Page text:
I study the technology of prehistory. Because of this, I believe strongly in the benefits of experiential archaeology. It gives perspective on a very deep level. We can walk in the shoes of our ancestors, so to speak. I say experiential here not experimental and I’m glad to hear this word coming into the dialog of other primitive technology people. While not trying to dwell on the words themselves, it is an important distinction. Experimental generally implies the ability to replicate an actual experiment (i.e., testing a hypothesis to see what you find).
True experiments are things like:
- Can a tree be cut down using an exact replica of a prehistoric axe?
- Is it possible to move a ten ton stone over long distances using only the technology and manpower available in the Neolithic?
- Can fire be made by rubbing sticks together?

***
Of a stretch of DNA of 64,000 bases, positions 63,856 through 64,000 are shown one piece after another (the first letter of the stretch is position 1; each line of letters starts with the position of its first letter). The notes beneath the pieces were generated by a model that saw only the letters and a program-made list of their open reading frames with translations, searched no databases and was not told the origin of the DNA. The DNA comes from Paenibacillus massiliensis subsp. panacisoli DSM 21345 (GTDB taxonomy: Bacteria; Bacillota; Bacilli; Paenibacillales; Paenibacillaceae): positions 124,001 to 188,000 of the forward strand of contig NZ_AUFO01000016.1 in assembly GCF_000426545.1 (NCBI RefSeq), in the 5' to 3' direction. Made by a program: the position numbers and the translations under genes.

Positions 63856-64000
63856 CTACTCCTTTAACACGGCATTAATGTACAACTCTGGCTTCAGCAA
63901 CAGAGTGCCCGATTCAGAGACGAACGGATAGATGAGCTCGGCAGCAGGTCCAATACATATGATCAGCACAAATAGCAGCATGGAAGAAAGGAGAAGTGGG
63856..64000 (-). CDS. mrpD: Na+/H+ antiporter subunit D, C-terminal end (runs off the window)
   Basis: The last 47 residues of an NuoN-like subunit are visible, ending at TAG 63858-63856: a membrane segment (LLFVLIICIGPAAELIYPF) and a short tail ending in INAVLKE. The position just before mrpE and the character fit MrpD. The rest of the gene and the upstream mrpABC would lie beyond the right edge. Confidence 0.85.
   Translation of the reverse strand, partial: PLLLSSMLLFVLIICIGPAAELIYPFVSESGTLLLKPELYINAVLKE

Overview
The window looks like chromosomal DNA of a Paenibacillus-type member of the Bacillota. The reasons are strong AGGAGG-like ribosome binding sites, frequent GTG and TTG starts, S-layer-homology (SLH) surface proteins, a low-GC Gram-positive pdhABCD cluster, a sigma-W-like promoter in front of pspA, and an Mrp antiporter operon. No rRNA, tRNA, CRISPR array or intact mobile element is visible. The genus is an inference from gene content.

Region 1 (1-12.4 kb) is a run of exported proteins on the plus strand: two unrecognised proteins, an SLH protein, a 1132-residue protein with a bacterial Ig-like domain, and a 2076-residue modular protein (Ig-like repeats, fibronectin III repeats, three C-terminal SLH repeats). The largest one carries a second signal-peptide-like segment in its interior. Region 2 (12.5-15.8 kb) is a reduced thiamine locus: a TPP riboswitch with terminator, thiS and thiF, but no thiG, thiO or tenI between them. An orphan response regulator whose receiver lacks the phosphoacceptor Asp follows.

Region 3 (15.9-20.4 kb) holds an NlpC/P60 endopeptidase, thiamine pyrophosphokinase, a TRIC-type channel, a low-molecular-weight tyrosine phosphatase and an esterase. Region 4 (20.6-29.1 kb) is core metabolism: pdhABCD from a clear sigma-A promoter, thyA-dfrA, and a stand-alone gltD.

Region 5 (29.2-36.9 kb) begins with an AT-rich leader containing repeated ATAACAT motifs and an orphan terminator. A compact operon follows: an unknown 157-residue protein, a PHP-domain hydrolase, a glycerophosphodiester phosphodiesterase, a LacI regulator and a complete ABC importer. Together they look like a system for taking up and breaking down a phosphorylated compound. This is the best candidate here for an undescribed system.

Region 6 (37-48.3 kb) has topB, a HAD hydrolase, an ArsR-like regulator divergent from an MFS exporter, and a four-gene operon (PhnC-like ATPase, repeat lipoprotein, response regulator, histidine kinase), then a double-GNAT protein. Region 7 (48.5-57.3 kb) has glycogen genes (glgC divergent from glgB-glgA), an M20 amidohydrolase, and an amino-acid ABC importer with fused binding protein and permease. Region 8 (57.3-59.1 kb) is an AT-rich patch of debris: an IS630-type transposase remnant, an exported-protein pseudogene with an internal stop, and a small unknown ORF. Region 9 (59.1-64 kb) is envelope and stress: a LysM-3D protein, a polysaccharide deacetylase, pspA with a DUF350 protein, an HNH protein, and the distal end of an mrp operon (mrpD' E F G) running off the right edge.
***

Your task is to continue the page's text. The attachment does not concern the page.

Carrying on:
- Will a Medieval arrow penetrate 14 gauge armor plate?
You certainly gain the experience through these experiments but you are also testing something specific with something like a yes or no answer. Experimental archaeology can create some popular misconceptions as well. Just because something could be done, doesn’t mean that prehistoric people must have done it that way.
Experiential archaeology integrates this and everything else learned along the way. E.g., How comfortable are these shoes, is there more or less back pain using a tump line on a pack, what kind of wear can be expected on arrow fletchings over time? This allows us to ask even more questions and have a fuller knowledge of ancient peoples.
I really enjoy the various directions replication takes the maker. Learning the finer points of cutting and scraping with stone flakes or abraders, working with antler and wood, creating glues and mastics, and developing an appropriate paint or sealer as on the spear thrower below.
Whatever you do and whenever you learn, it’s all good.